In many applications, such as wireless communications, signal processing and GPS, we need to recover an integer parameter vector from an integer linear model. While in some other application domains including computer vision and machine learning, one is frequently required to recover a sparse signal from a few linear measurements. In the first part of this talk, we will theoretically show that some commonly used lattice reductions, which are preprocess tools for recovering integer vectors, can improve the correct recovery probability of some commonly used suboptimal recovery algorithms. In the second part of the talk, we will introduce some algorithms and theory for recovering sparse signals.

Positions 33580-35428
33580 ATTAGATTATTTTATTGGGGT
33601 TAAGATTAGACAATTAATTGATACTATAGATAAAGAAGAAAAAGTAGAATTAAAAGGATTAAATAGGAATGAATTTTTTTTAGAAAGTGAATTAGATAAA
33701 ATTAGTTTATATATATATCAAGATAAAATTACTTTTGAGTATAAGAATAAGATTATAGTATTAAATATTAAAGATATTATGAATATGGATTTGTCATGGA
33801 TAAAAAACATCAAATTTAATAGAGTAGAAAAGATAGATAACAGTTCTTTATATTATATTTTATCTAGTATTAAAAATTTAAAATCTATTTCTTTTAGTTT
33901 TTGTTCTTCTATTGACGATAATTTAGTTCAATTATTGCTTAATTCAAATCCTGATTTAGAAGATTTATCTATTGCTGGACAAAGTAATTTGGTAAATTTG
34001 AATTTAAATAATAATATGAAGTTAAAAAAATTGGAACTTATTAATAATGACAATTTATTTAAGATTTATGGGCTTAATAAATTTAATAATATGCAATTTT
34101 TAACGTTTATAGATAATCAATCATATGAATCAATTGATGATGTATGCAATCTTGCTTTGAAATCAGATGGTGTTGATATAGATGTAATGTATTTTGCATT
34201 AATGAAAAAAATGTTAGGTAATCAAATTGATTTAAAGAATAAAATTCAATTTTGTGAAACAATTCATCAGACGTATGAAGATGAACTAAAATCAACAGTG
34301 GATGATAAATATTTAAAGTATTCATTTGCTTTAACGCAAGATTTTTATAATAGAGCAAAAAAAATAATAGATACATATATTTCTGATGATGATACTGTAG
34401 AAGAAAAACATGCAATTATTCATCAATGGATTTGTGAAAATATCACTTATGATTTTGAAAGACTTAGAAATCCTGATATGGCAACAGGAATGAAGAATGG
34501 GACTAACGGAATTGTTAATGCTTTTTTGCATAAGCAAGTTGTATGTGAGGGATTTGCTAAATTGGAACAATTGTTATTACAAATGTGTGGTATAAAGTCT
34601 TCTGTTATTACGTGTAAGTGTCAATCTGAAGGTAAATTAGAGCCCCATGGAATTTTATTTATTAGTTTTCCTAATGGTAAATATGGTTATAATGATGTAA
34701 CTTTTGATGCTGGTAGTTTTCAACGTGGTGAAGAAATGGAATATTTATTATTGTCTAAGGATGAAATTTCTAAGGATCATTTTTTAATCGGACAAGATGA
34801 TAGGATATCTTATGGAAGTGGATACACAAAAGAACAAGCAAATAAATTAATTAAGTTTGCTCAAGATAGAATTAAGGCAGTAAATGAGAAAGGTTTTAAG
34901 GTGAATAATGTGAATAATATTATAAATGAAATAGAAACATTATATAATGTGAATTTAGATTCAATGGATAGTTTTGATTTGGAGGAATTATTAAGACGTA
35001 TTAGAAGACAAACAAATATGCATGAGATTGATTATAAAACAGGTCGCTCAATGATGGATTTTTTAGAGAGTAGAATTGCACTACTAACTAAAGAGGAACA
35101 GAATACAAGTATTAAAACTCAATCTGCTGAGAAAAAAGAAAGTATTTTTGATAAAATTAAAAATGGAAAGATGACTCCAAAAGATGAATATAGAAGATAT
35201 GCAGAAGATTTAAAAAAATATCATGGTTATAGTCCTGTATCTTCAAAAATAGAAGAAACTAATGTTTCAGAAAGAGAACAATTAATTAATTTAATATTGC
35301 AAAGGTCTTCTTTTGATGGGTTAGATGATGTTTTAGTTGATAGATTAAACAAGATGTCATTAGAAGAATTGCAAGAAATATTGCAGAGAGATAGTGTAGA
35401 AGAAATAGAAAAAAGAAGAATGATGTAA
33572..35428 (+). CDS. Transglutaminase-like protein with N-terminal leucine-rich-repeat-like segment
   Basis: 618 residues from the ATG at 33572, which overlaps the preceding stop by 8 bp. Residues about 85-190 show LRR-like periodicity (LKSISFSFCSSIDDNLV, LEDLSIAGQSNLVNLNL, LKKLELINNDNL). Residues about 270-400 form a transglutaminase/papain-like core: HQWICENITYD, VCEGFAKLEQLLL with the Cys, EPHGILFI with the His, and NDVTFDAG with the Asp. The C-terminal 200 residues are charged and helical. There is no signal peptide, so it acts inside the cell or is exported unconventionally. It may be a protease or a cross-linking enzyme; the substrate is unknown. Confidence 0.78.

Jinming Wen received his Ph.D degree in Applied Mathematics from McGill University in 2015. He was a postdoctoral fellow at ENS de Lyon and University of Alberta from March 2015 to August 2017.He has been a postdoctoral fellow at department of Electrical and Computer Engineering, University of Toronto since September 2017. His research interests include sparse recovery and lattice reduction with applications in communications, signal processing and cryptography. He has published around 30 research papers in top journals and conferences including IEEE Transactions on Information Theory/Signal Processing. He is an Associated Editor of IEEE Access.
Apr. 12, 10A, ENG471
Krishnanand Balasundaram • PHD FINAL THESIS DEFENSE
Morphologically Constrained Adaptive Signal Decomposition in Studying Ventricular Arrhythmias